Ken Miles’ Shelby GT350R Prototype is going up for auction.
Ken Miles' hard-driving ways were shown in Ford.v. Ferrari.
Matt Damon and Christian Bale made Ford v. Ferrari come to life.
Ford v Ferrari was nominated for the Best Picture Oscar, but it probably deserved even more love.
Ford v. Ferrari managed to be both nominated for the Best Picture Oscar — and still underrated. This is the type of movie you see when something doesn’t work out with the movie you originally planned to watch (my son and I ended up going after an early showing of Adam Sandler’s Uncut Gems sold-out).
Once you do sit down with Ford v. Ferrari, you’re rewarded with much more than just a car movie (though the racing scenes do make earlier efforts like Days of Thunder seem like amateur hour in comparison) or a dad movie as this impressive flick’s sometimes falsely dismissed as. Ford v. Ferrari is not as good as Parasite, but Christian Bale’s manic intensity as racing engineer/driver Ken Miles and Tracy Letts’ sometimes near comic turn as Henry Ford II help make it stand up to anything else put out in 2019.
Miles’ prowess behind the wheel of Shelby Mustangs is detailed in the movie (Matt Damon plays legendary Texan Carroll Shelby in Ford v. Ferrari) and one of the most iconic Shelby Mustangs of all — the Shelby GT350R Prototype — is now going up for auction.
This is the car that Miles famously took airborne at Texas’ Green Valley Raceway in 1965 in the first competitive race (which turned into the first win) for a Shelby Mustang. A black and white photo of the Shelby GT350R Prototype with all four of its wheels off the ground and Ken Miles at the wheel remains one of racing’s most iconic images.
The legendary car also could not help but get a little more notice in the wake of the movie.
The Flying Mustang vs. Steve McQueen’s Bullitt
This rare Shelby Mustang is one of several cars from the private collection of John Atzbach, a car enthusiast who is also one of the world’s foremost experts in Imperial Russian antiques, that will be up for sale in an upcoming Mecum Auction.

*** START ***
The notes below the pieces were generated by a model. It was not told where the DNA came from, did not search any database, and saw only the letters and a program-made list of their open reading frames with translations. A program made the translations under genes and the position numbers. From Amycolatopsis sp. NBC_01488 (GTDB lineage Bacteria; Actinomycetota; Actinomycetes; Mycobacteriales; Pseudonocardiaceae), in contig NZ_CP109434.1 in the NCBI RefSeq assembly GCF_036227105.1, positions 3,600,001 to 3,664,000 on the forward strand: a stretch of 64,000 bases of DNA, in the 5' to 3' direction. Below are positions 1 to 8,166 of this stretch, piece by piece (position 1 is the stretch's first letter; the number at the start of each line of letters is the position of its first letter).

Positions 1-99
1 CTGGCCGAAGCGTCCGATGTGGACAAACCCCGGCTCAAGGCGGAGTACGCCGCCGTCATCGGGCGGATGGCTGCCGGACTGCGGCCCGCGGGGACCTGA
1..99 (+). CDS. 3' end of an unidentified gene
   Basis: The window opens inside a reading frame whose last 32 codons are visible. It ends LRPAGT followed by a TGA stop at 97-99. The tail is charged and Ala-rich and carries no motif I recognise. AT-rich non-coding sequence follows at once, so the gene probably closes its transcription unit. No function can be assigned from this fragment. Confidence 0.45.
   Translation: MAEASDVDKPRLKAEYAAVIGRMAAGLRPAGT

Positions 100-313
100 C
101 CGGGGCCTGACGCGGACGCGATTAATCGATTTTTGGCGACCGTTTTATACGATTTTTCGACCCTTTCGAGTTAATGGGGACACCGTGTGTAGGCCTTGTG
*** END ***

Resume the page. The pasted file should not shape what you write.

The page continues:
Those in the know are more than aware that Mecum Auctions are where the world’s rarest and most significant cars often end up for auction. The company oversaw the sale of the 1968 Ford Mustang Bullitt GT driven by Steve McQueen in another significant car movie for $3.74 million to a mystery buyer in January.
Now, it gets the Ken Miles’ Shelby Mustang.
“This is one of the greatest main attractions that Mecum has ever offered,” Dana Mecum said when the Shelby Mustang’s upcoming auction was revealed. “. . . This is the only Mustang that Ken Miles ever drove, This is probably the winningest Mustang ever. This was the car that was built to make Mustang a performance car.”
Yes, you’re going to need a lot of assets to compete in this high-stakes auction.
In many ways, this Flying Mustang launched Carroll Shelby’s second career as a manufacturer of some of the world’s most impressive racing machines. Without this Shelby GT350R Prototype, there wouldn’t be any Carroll Shelby legend.
With that history — and maybe a little momentum from an underrated Best Picture nominee — there is some speculation that this Flying Mustang could sell for even more than Steve McQueen’s Bullitt when it goes up for auction in Mecum’s highly-anticipated Indianapolis event (June 23 to 28) — an affair that was moved from its original early May dates due to the coronavirus.
“If there was ever a car that could surpass what the Bullitt car sold for, you’re looking at it now,” Dana Mecum said when the upcoming auction was first revealed.
Is this a $4 million car? That’s a lot of vroom vroom. And you thought Ford v. Ferrari was a loud movie?